[29] | Thalheimer, W., & Cook, S., (2002). How to calculate effect sizes from published research: A simplified methodology. WORK-LEARNING RESEARCH, 1-9. | ||

In article | |||

[30] | Ho, A.D. (2009). A Nonparametric Framework for Comparing Trends and Gaps across Tests. JOURNAL OF EDUCATIONAL AND BEHAVIORAL STATISTICS 34(2), 201-228. | ||

In article | View Article | ||

[31] | Fritz, C., Morris, P., & Richler, J. (2012). Effect size estimates: Current use, calculations, and interpretation. Journal of Experimental Psychology, General, 141(1), 2-18. | ||

In article | View Article PubMed | ||

[32] | Re, A.M., Pedron, M., Tressoldi, P.E., Lucangeli, D., (2014). Response to Secific Training for Students with Different Levels of Mathematical Difficulties. Council for Exceptional Children, 80(3), 1-12. | ||

In article | |||

[33] | Codding, R.S., Burns, M.K., and Lukito, G., (2011). Meta-Analysis of Mathematic Basic-Fact Fluency Interventions: A Component Analysis. Learning Disabilities Research & Practice, 26(1), 36-47. | ||

In article | View Article | ||

[34] | Kroesbergen, E.H., and Van Luit, J.E., (2003). Mathematics Interventions for Children with Special Educational Needs, A Meta-Analysis. REMEDIAL AND SPECIAL EDUCATION, 24(2), 97-114. | ||

In article | View Article | ||

[35] | Methe, S.A., Kilgus, S.P., Neiman, C., Riley-Tillman, T.C., (2012). Meta-Analysis of Interventions for Basic Mathematics Computation in Single-case Research. Journal of Behavioral Education, 21, 230-253. | ||

In article | View Article | ||

[36] | Carr, M. Taasoobshirazi, G., Stroud, R., and Royer, M., (2011). Combined fluency and cognitive strategies instruction improves mathematics achievement in early elementary school. Contemporary Education Psychology, 36, 323-333. | ||

In article | View Article | ||

[37] | Fuchs, L.S., Powell, S.R., Seethaler, P.M., Cirino, P.T., Fletcher, J.M., Fuchs, D., and Hamlett, C.L., (2010). The effects of strategic counting instruction, with and without deliberate practice, on number combination skill among students with mathematics difficulties. Learning and Individual Differences, 20, 89-100. | ||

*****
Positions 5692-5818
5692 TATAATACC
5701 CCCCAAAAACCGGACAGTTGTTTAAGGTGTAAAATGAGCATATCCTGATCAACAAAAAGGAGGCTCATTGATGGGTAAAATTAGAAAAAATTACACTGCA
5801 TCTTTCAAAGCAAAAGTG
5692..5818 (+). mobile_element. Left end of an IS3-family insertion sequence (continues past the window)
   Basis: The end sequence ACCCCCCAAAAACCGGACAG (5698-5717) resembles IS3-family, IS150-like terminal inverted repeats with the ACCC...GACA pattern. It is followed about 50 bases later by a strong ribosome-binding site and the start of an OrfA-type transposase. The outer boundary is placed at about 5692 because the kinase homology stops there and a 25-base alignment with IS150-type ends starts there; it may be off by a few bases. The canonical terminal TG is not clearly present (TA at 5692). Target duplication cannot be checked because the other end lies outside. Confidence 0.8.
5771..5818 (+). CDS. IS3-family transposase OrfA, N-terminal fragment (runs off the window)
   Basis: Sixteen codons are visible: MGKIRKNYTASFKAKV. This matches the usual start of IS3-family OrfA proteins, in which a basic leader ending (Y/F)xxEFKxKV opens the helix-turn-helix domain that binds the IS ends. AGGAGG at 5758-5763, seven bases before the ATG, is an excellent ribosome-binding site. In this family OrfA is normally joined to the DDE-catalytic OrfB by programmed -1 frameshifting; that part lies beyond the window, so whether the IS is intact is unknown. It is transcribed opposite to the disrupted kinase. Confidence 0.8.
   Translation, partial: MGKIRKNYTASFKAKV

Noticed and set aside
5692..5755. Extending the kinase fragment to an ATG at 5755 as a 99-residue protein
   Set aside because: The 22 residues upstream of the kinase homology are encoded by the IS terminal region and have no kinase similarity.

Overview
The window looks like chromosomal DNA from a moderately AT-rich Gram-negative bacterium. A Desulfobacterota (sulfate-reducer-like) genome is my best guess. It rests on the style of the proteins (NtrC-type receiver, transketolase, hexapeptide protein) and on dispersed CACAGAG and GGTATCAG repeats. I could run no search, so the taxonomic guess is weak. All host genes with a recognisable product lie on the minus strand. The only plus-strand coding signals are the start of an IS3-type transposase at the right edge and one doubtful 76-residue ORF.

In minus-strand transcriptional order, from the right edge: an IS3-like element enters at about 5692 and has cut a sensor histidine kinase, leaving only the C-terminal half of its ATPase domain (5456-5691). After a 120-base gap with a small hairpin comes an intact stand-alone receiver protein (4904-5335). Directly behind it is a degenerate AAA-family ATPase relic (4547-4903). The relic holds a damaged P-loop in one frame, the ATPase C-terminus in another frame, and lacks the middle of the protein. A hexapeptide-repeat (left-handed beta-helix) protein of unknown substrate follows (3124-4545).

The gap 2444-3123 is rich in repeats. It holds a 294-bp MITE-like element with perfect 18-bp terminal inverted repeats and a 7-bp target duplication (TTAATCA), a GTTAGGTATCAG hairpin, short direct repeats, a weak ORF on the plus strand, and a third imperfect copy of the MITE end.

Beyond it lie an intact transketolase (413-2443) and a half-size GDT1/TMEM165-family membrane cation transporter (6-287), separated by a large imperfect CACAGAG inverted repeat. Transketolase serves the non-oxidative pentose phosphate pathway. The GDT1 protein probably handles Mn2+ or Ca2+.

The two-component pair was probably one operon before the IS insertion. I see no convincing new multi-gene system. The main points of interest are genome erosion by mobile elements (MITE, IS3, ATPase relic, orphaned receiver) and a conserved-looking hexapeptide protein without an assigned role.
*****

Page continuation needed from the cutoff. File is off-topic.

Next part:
In article | View Article PubMed | ||

[38] | Powell L., Fuchs D.,CirinoP. and Fletcher J. (2009).Effects of fact retrieval tutoring on third-grade students with math difficulties with and without reading difficulties. Sarah R. Learning Disabilities Research, 24(1), 1-11. | ||

In article | View Article PubMed | ||

[39] | Verchaffel, Luwel, Torbeyns & Van Dooren, (2009). Conceptualizing, invenstigating, and enhancing adaptive expertise in elementary mathematics education. European Journal of Psychology of Education, XXIV, (3), 335-359. | ||

In article | View Article | ||

[40] | Malofeeva E., Day, J., Saco, X., Ciancio, D. and Young, L., (2004). Construction and Evaluation of a Number Sense Test With Head Start Children. Journal of Educational Psychology, 96(4), 648-659. | ||

In article | View Article | ||

[41] | Rasanen, P., Salminen, J., Wilson, A.J., Aunio, P., and Dehaene, S., (2009). Computer-assisted intervention for children with low numeracy skills, Cognitive Development, 24, 450-472. | ||

In article | View Article | ||

[42] | Cowan, R., Donlan, C., Shepherd, D., Cole-Fletcher, R., Saxton, M., and Hurry J., (2011). Basic Calculation Proficiency and Mathematics Achievement in Elementary School Children. Journal of Educational Psychology, 103(4), 786-803. | ||

In article | View Article | ||

[43] | Butterworth B. (2005). The development of arithmetical abilities. Journal of Child Psychology and Psychiatry, 46 (1), 3-18. | ||

In article | View Article PubMed | ||

[44] | Robinson C.S., Menchetti B.M. and Torgesen J.K. (2002). Toward a Two-Factor Theory of One Type of Mathematics Disabilities. Learning Disabilities Research & Practice, 17(2), 81-89. | ||

In article | View Article | ||

[45] | Hopkins S. L. and Lawson M.J., (2006). The effect counting speed has on developing a reliance on retrieval in basic addition, Contemporary Educational Phychology, 31, 208-227. | ||

In article | View Article | ||

[46] | Kammii, C., Lewis, B.A., and Kirkland, L.D., (2001). Fluency in subtraction compared with addition. Journal of Mathematical Behavior, 20, 33-42. | ||

In article | View Article | ||

[47] | Powell, S. R., Fuchs, L.S., and Fuchs, D., (2010). Embedding Number-Combinations Practice Within Word-Problem Tutoring. Intervention in School and Clinic, 46(1), 22-30. | ||

In article | View Article PubMed | ||